Slight Bump in Crank

Enargins

Member
I have a Rad Power Bikes 2018 RadCity and I noticed a slight "bump" in my left crank arm when it's at the 2:00 position. Only in the left crank arm, not the right. And it happens in all gears.

At one point I felt several "bumps" with each cycle of the crank arm. But almost all the time it's just one slight bump at the 2:00 position.

My thought is that the crank arm needs to be tightened. (Seems that if it was a bad bearing, it would be felt on the right as well, but maybe not.)

I noticed that my bike uses a large hex wrench to tighten the crank arm. I don't have anything that large. Plus, I should probably use a torque wrench for something like the crank arm.

1) Does this sound like the crank arm is loose? If not, then what else could it be?

2) Should I get a torque wrench to tighten it, or is it OK to just use a regular hex wrench until it's tight by feel?

3) Anyone know what size hex wrench is needed?

Thanks!
 

Sierratim

Well-Known Member
Region
USA
City
Nevada City, CA & Paradise Valley, AZ
I don't believe it's a loose crank arm. I'm guessing here but your bike probably has the widely used tapered square shafts that the cranks slide over. When their securing bolt is tightened it jams the softer aluminum cranks onto the steel shafts. This connection is so tight that it requires a crank puller to get the cranks off.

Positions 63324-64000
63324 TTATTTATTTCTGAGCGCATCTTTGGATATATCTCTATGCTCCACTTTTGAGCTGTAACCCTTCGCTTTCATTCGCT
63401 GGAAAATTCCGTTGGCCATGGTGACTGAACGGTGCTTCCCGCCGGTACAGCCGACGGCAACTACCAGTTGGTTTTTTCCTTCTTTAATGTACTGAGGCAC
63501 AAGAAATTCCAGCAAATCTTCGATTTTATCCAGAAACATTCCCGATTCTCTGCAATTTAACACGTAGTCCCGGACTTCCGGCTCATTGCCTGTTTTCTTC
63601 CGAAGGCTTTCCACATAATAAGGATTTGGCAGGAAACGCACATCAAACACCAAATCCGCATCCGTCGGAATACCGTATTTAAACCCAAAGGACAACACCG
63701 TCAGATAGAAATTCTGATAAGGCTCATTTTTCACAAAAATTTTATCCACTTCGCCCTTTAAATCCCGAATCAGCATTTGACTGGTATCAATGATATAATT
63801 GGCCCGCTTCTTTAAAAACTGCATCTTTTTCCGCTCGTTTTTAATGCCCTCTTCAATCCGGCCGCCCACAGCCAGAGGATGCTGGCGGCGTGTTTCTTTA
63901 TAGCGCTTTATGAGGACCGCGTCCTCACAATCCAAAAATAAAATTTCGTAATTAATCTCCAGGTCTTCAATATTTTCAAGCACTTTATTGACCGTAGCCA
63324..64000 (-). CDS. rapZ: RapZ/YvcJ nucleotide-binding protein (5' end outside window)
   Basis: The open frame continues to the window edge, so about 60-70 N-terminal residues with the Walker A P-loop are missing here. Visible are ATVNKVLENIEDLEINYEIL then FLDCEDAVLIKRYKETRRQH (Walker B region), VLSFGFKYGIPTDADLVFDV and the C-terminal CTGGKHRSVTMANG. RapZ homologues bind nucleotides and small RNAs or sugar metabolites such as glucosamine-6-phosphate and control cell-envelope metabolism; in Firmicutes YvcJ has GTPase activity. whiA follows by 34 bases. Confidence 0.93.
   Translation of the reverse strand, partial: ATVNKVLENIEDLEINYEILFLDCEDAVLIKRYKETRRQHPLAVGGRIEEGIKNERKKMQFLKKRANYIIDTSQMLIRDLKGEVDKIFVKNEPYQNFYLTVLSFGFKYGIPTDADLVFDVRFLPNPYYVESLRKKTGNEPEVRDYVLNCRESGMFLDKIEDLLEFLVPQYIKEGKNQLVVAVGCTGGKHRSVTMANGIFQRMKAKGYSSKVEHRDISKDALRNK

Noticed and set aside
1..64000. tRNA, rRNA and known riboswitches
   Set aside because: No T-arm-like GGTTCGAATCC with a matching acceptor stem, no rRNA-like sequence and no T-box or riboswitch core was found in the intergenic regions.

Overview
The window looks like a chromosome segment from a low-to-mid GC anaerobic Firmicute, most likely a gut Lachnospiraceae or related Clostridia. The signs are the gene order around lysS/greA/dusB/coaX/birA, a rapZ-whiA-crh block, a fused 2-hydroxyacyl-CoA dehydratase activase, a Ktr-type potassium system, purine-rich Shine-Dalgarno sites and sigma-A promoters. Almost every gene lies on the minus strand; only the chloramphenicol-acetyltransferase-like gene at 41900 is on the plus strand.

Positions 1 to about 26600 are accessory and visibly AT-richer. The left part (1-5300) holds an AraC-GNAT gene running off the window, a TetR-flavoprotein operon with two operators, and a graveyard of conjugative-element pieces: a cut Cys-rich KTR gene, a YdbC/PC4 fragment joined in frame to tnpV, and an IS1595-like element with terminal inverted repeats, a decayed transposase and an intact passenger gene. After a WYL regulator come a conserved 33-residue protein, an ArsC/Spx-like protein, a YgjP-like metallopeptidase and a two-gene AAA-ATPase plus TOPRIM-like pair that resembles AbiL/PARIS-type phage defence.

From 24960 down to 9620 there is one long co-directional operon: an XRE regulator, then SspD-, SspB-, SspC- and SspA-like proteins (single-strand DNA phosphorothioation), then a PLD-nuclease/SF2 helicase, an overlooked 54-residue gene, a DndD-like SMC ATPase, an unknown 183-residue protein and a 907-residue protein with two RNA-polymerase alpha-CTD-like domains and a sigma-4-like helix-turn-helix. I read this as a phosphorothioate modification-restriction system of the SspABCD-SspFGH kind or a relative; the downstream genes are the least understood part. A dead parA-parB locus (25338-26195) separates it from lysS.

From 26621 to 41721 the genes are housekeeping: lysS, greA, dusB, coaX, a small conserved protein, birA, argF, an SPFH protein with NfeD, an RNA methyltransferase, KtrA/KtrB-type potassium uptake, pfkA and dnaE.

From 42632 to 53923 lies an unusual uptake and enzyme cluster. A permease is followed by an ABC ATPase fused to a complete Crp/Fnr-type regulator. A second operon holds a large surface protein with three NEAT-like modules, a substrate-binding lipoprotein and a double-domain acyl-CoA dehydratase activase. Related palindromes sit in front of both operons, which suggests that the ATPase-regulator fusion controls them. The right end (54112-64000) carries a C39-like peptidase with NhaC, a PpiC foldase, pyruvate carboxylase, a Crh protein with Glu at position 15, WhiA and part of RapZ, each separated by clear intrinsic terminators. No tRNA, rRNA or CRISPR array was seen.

At 2 years old I'm going to suggest that it's more likely the bottom bracket, the bearing set that connects the cranks to the frame. Feeling a 'click' in one crank is often a symptom of an issue with these bearings. You can verify this by removing the cranks to eliminate their flywheel effect and then manually rotate the bottom bracket shaft where the cranks were connected. This should rotate smoothly with no feeling of friction or rubbing. You'll probably feel a slight roughness. In this case you'll need to replace this bearing set.

This Park Tool video illustrates how to remove many styles of cranks.

In many modern bikes the bottom bracket is usually a sealed set of bearings that are replaced as a unit often termed a cartridge style bottom bracket. You can order a replacement online by matching the diameter and length specs usually stamped on the side of the original. My mech bike uses this bottom bracket.

This page has a video that demonstrates how to remove the sealed cartridge style bottom bracket.
 

Enargins

Member
Thanks for the reply! That's very useful.

In another forum someone said that sealed bottom brackets usually last about 50,000 miles (my bike has 2,000 miles). But I guess you're saying that because of the type of crank shaft, it may have applied too much pressure to the bearings.

Someone else suggested it could be a pedal bearing. Do you think there's any possibility of that?